DENVER — The street in front of Union Station was closed for part of the morning Saturday to honor World War II veterans with a military parade and ceremony.
Military jeeps, motorcycles and a tank passed by dozens of spectators who were holding American flags and cheering. The parade was meant to commemorate the 74th anniversary of the death of General Maurice Rose, a Denver native who was killed in combat.
Aboard the tank was one of the soldiers who served under General Rose’s command, Clarence Smoyer.
“He was the greatest general in the war. He always used to tell his men, ‘We lead from the front, we don’t lead from the back with the cooks and supplies’,” he said.
But Smoyer is a hero in his own right. He served as a tank gunner in World War II during the invasion of Cologne in Germany. His story was recently published in a book titled Spearhead, named after his division.
“The lieutenant said, ‘Gentleman I give you Cologne, let’s knock the hell out of it,’ and we obliged him,” he said.
He sat down with Denver7 to talk about some of his memories from the war and why it’s important to remember this part of history.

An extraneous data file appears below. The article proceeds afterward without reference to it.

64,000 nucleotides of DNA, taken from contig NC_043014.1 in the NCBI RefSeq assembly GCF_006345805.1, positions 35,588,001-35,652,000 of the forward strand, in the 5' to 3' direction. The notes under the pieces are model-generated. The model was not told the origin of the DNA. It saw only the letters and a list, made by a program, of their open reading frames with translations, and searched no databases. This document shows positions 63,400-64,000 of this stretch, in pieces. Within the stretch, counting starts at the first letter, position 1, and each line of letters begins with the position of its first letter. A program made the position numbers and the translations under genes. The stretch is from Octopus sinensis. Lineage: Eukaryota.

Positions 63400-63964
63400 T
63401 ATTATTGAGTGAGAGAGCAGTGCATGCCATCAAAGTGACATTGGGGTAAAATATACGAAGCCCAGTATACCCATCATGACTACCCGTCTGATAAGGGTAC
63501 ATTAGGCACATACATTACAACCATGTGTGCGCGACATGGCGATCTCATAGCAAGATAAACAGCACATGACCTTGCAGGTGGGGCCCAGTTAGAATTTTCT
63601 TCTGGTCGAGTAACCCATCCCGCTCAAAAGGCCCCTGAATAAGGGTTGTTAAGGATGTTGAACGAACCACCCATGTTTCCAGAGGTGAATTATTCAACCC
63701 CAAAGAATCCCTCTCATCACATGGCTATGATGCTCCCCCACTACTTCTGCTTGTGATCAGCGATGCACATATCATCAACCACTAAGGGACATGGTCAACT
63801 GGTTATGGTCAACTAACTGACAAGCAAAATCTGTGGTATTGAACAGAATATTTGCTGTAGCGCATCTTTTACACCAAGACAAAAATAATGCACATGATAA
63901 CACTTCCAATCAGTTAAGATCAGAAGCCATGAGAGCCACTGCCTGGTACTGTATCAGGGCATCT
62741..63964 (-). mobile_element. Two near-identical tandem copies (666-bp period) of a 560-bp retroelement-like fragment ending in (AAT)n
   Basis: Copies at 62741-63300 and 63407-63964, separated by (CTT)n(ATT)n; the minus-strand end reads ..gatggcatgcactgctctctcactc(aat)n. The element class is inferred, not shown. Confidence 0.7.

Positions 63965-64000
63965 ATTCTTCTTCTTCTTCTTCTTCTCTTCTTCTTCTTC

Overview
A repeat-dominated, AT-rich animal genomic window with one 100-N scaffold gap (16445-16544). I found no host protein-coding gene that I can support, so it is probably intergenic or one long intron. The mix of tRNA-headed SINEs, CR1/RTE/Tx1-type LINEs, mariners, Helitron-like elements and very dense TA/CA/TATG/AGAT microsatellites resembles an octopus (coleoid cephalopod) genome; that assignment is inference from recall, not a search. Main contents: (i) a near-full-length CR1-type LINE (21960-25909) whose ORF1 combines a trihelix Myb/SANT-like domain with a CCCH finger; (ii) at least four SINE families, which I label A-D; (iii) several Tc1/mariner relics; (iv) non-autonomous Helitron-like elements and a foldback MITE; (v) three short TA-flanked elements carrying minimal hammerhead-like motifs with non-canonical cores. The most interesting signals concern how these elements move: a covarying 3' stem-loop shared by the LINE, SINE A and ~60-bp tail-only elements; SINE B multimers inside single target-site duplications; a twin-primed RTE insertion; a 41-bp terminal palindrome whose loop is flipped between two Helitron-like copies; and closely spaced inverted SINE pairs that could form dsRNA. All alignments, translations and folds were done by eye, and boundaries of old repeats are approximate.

“I hope they realize the hard times we went through during the war,” he said. “It never goes away, it stays with me all the time.”
Smoyer was dubbed the "Hero of Cologne" after he destroyed two German tanks in the city and saved his fellow soldiers.
“After the war, the crewmen from the light tank would always tell me, ‘You saved my life in Cologne,’ and I said, ‘No I didn’t, I saved my own life and you just came along for the ride,'” Smoyer said.
The tanks continued their campaign of more than 100 miles and eventually became part of the longest overland military advance in history at the time.
Smoyer spent weeks and months living and sleeping in the tank, in a very confined space with only a sleeping bag for comfort.
“It was cold, we were freezing inside of the tank there,” he said. “I would put my legs over the top of the gun, zip up and that’s how we used to sleep.”
One person would always stay away, though, to keep an eye out for enemies.
Smoyer relived a part of that history Saturday when he climbed back into a historic tank to take part in the parade. During the war, when he was a 21-year-old soldier, Smoyer said he had no problem hopping onto the tank and getting inside.
This time, it took a ladder, a half dozen volunteers and a lot of effort to help Smoyer get into the tank, a fact he laughs about.
Smoyer hopes the parade, his story and the book will keep the memories of the invasion of Cologne alive for future generations.
“I don’t see why it should be forgotten,” he said.